towleroad.com

    LGBTQ Community Responds to Puerto Rico, Mexico and U.S. Natural Disasters

    The recent wave of hurricanes and earthquakes that have hit the Caribbean, Mexico, and the United States has left a trail of destruction taking hundreds of lives and leaving millions homeless and destitute. In Oaxaca, Mexico, Rainbow World Fund—a queer humanitarian organization based in San Francisco—is working directly with local aid workers to distribute emergency relief supplies such as tarps, food, soaps and items to care for the basic necessities. RWF is also funding a traveling medical van with a doctor in the San Mateo del Sur area. RWF volunteers live in Oaxaca and will be assessing needs and administering the funds. In Texas, RWF is raising funds to provide food assistance through a network of local food banks. In Puerto Rico, where communication links remain down, RWF is reaching out to the LGBTQ communities in Mayaguez and Rio Piedras to assess their needs. Caring people can donate online at donatenow.networkforgood.org and specify “Disaster Aid.”

    rainbowfund.org

    Disarm Hate Act Passed and Awaits Governor’s Signature

    AB 785, The Disarm Hate Act introduced by Assemblyman Jones-Sawyer, was passed unanimously on September 11 on a bipartisan basis by the California Legislature. The bill is now on the Governor’s desk to be signed or vetoed. This bill is designed to keep guns out of the hands of convicted criminals motivated by hate. Studies show these individuals are at greater risk for escalating violence and need to be disarmed. “We know hate and guns are a deadly combination that is increasingly putting individuals, their communities, and the public at risk. Under existing California law, those convicted of violent misdemeanors are prohibited from possessing or acquiring firearms for ten years,” said Peggy McCrum, President, California Chapters of Brady Campaign to Prevent Gun Violence. “Unbelievably, those convicted of a hate crime misdemeanor still get to keep their guns. Indeed, some plead guilty to a hate crime in exchange for other charges being dropped just to avoid the prohibition. AB 785 will close this gap.”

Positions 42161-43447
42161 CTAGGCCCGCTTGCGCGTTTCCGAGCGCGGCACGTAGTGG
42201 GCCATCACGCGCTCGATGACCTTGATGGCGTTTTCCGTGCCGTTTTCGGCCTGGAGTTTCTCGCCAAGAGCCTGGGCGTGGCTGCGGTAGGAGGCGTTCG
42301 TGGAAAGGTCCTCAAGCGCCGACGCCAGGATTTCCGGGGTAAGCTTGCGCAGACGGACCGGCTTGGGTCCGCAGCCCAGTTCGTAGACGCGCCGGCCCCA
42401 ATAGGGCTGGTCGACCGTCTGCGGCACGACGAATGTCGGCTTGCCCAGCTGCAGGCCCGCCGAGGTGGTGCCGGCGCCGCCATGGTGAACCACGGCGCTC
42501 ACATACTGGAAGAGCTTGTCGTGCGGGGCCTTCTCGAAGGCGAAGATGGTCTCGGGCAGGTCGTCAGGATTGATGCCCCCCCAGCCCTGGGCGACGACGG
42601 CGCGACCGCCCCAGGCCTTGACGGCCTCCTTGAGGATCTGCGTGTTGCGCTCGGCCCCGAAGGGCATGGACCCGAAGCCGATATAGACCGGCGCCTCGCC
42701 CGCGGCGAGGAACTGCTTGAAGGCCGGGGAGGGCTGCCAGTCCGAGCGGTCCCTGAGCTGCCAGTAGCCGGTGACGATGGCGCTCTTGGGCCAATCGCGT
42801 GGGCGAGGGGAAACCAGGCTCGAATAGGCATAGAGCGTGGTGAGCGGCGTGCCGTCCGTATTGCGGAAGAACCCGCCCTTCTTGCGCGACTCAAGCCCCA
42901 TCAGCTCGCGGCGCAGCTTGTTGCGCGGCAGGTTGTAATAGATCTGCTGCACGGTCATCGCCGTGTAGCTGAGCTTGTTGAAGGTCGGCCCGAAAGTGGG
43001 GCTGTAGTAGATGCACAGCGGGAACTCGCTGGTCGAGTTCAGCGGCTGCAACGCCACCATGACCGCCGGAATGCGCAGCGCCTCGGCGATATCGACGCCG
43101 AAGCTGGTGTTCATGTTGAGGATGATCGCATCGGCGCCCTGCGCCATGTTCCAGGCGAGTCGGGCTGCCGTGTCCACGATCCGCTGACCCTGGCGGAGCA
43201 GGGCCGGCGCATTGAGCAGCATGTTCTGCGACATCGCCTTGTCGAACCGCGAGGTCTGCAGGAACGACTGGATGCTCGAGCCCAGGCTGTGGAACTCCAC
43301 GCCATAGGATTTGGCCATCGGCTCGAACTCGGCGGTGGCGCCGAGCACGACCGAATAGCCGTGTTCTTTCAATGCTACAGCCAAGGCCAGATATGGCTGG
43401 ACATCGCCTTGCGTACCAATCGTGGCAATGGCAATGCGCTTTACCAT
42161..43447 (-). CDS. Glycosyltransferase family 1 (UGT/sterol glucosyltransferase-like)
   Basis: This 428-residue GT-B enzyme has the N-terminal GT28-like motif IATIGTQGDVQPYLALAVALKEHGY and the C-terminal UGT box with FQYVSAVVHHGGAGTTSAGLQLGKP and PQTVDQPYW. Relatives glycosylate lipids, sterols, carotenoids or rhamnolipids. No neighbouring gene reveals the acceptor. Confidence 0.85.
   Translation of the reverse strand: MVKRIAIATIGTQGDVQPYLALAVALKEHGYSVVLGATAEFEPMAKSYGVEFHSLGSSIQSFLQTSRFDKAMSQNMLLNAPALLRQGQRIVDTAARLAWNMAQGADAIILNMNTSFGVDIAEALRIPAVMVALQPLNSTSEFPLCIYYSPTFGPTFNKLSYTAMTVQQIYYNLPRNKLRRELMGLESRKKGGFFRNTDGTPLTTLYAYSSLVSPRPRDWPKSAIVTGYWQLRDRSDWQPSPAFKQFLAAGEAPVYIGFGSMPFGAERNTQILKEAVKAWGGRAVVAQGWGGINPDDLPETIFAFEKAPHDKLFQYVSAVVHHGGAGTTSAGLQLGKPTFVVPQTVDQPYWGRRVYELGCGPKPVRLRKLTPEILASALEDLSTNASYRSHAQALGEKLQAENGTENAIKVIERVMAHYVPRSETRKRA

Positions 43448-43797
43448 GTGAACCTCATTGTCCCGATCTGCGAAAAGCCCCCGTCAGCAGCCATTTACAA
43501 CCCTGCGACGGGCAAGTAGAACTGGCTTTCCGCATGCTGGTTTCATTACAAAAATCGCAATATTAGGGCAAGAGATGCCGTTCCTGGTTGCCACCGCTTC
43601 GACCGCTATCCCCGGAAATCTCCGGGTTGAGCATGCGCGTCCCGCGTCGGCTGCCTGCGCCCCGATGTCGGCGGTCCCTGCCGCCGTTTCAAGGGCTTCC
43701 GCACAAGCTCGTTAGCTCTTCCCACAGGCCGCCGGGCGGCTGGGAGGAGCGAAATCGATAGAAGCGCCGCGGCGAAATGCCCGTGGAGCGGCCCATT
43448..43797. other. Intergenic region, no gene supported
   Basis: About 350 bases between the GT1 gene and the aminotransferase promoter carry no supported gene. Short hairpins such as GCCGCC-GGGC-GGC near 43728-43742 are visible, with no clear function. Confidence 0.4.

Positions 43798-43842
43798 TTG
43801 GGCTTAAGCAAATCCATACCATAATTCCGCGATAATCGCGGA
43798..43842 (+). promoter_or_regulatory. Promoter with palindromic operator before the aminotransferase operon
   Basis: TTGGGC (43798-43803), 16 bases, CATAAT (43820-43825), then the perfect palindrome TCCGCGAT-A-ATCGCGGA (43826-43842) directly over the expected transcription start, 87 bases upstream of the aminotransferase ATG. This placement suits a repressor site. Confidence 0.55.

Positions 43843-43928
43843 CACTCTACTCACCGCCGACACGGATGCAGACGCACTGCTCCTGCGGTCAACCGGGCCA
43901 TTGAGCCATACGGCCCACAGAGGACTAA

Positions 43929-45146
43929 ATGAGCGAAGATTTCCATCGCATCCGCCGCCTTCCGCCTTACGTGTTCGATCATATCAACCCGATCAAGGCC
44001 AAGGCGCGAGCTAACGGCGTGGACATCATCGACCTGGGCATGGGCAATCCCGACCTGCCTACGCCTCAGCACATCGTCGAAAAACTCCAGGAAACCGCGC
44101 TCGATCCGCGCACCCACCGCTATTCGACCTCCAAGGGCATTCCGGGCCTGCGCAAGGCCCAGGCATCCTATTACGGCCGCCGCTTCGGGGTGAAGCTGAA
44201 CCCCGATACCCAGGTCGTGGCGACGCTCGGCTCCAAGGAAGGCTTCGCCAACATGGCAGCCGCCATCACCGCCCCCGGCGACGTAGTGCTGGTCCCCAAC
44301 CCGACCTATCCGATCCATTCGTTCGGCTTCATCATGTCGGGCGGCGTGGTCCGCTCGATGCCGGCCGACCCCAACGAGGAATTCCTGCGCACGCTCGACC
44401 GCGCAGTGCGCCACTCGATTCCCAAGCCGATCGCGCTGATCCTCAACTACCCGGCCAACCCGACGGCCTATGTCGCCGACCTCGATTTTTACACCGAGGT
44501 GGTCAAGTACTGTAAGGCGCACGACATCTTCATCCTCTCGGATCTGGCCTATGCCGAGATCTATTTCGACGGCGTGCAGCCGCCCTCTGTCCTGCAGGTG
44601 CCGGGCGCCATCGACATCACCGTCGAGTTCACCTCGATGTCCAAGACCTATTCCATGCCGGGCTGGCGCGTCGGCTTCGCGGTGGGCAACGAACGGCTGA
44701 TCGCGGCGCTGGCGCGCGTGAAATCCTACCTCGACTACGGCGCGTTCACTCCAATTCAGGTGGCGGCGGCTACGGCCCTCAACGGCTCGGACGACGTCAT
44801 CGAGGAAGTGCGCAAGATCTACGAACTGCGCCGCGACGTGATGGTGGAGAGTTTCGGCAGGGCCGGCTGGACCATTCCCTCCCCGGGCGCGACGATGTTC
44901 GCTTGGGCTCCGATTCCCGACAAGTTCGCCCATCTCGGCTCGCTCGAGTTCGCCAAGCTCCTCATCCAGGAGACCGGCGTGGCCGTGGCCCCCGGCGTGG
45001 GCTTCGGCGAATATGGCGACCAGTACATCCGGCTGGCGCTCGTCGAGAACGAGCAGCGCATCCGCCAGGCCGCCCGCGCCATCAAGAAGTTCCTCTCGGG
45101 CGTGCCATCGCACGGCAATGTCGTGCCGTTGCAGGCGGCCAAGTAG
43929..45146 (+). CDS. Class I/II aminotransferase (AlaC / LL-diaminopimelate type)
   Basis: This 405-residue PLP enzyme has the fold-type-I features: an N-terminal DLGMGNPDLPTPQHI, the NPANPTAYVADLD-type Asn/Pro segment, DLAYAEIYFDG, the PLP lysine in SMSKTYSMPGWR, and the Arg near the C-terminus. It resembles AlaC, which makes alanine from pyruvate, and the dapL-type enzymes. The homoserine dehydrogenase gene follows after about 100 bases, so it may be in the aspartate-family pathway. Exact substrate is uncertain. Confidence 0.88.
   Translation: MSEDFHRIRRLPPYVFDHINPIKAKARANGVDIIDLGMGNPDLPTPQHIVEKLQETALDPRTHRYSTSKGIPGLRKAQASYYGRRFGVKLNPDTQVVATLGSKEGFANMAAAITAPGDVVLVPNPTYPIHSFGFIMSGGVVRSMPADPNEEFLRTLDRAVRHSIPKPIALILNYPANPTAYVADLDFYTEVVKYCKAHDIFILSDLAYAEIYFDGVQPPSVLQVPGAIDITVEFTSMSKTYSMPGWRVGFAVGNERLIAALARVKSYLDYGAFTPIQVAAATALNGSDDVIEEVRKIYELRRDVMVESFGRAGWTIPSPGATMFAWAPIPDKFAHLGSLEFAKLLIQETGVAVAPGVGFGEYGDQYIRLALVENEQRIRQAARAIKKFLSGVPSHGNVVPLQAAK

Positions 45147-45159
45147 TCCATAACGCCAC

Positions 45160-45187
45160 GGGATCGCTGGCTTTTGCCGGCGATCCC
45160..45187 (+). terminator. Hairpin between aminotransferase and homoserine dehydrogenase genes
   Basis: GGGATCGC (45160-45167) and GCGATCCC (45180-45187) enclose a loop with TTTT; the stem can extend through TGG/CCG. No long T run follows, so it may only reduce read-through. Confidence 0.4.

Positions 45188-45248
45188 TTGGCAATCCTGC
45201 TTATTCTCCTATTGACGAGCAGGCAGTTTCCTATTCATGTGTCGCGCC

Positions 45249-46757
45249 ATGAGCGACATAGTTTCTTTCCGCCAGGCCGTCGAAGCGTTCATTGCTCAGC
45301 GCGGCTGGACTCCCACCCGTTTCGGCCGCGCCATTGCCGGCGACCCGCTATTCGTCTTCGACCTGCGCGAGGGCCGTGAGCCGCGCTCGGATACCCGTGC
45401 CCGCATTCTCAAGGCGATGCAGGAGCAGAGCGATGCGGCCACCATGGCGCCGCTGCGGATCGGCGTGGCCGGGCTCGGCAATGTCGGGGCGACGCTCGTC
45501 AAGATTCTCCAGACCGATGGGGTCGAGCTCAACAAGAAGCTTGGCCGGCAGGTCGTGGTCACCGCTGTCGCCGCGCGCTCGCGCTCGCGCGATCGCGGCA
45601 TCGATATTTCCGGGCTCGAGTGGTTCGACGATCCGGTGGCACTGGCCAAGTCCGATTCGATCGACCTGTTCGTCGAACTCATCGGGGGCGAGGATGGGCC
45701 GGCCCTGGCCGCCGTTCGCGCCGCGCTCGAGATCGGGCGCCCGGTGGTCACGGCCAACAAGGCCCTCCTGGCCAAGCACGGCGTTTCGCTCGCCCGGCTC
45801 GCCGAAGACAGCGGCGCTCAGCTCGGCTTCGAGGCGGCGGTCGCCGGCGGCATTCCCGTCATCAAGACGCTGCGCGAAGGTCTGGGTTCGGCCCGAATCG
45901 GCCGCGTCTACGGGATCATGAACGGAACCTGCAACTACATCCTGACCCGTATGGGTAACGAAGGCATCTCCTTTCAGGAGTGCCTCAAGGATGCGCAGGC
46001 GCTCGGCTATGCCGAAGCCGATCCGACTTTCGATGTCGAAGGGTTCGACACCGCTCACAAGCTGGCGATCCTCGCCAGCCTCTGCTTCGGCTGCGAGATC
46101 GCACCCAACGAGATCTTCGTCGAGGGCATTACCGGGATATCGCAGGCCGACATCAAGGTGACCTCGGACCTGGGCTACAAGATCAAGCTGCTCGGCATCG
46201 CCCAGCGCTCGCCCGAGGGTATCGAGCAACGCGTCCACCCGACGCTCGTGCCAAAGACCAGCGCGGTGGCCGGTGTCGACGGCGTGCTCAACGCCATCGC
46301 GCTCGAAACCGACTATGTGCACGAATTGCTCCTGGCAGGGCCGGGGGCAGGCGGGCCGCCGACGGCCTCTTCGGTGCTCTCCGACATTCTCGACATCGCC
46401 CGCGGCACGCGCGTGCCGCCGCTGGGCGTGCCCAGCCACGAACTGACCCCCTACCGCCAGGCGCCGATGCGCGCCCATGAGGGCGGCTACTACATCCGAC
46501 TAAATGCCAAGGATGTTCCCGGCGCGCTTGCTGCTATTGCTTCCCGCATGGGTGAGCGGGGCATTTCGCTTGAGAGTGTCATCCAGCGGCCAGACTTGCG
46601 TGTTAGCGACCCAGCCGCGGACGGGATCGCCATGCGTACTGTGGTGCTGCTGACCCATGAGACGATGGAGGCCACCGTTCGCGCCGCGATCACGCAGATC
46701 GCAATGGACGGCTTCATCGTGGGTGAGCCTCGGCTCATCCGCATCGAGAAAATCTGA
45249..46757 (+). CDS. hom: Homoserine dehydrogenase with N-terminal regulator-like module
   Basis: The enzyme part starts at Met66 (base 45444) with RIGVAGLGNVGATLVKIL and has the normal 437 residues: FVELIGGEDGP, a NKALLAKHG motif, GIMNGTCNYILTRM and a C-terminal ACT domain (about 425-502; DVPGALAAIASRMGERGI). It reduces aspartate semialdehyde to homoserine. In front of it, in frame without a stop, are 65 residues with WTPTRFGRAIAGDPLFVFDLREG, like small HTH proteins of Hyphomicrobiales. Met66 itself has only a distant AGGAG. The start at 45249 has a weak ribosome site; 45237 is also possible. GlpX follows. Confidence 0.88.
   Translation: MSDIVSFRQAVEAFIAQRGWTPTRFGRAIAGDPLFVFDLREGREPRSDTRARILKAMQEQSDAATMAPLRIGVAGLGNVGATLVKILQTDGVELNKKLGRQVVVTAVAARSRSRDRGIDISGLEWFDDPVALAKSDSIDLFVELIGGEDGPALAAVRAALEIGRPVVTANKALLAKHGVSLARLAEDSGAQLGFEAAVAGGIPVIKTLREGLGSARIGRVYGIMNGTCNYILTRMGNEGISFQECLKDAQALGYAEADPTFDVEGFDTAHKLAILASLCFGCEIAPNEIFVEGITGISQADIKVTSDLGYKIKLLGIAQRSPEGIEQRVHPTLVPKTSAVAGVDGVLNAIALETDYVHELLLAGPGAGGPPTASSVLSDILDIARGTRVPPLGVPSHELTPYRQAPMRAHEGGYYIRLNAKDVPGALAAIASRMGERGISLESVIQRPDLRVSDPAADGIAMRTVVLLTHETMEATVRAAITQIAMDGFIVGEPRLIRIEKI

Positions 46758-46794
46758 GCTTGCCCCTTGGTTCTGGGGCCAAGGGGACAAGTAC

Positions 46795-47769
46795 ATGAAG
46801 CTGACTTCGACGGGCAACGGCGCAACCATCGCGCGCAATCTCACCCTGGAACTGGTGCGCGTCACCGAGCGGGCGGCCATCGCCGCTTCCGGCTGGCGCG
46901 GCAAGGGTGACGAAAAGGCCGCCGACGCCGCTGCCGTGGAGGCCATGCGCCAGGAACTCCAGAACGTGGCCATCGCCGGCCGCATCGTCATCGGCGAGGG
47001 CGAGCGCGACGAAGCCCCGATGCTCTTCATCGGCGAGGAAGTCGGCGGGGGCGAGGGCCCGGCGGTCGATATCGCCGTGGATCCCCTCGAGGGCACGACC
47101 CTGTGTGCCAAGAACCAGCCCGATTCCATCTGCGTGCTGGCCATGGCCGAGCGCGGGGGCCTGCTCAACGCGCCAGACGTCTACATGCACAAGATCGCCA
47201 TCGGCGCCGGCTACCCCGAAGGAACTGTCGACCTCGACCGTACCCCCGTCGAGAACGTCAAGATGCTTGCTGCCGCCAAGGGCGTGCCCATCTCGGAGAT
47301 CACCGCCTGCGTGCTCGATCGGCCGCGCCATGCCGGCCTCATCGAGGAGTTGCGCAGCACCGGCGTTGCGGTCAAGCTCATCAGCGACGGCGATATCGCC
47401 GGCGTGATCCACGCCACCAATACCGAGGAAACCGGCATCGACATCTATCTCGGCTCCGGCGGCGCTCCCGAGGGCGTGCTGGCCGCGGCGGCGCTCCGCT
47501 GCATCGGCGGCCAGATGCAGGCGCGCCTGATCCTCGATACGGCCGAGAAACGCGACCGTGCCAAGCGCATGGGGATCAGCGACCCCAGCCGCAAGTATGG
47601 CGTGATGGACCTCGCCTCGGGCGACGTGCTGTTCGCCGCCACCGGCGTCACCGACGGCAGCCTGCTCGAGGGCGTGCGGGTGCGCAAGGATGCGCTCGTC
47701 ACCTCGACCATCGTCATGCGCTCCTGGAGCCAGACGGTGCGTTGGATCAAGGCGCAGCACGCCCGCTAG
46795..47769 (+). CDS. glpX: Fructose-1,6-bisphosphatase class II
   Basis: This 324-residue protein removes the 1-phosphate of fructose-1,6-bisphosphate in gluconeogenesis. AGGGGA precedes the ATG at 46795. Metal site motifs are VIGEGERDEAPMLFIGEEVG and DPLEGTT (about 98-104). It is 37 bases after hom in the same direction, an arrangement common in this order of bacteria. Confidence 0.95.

bradymail.org

    LGBTQ People and Friends Encouraged to Go Purple on Spirit Day

    Spirit Day 2017 is on October 19, and GLAAD has put together a handy guide to take a stand against anti-LGBTQ bullying. Spirit Day is an opportunity for people all over the world to speak out against anti-LGBTQ bullying and show their support for LGBTQ youth, who face disproportionate bullying and violence simply because of who they are. One way to show support is to take the Spirit Day Pledge online at glaad.org/spiritday Also, on October 19, people can wear purple and talk to friends and neighbors—both in person and on social media—about why it matters to support LGBTQ youth. GLAAD organizers say, “With all the anti-LGBTQ bullying happening in our schools, our statehouses, and even our White House, all of us at GLAAD are committed to making sure all LGBTQ kids know that their community and allies are fighting for them.”

    glaad.org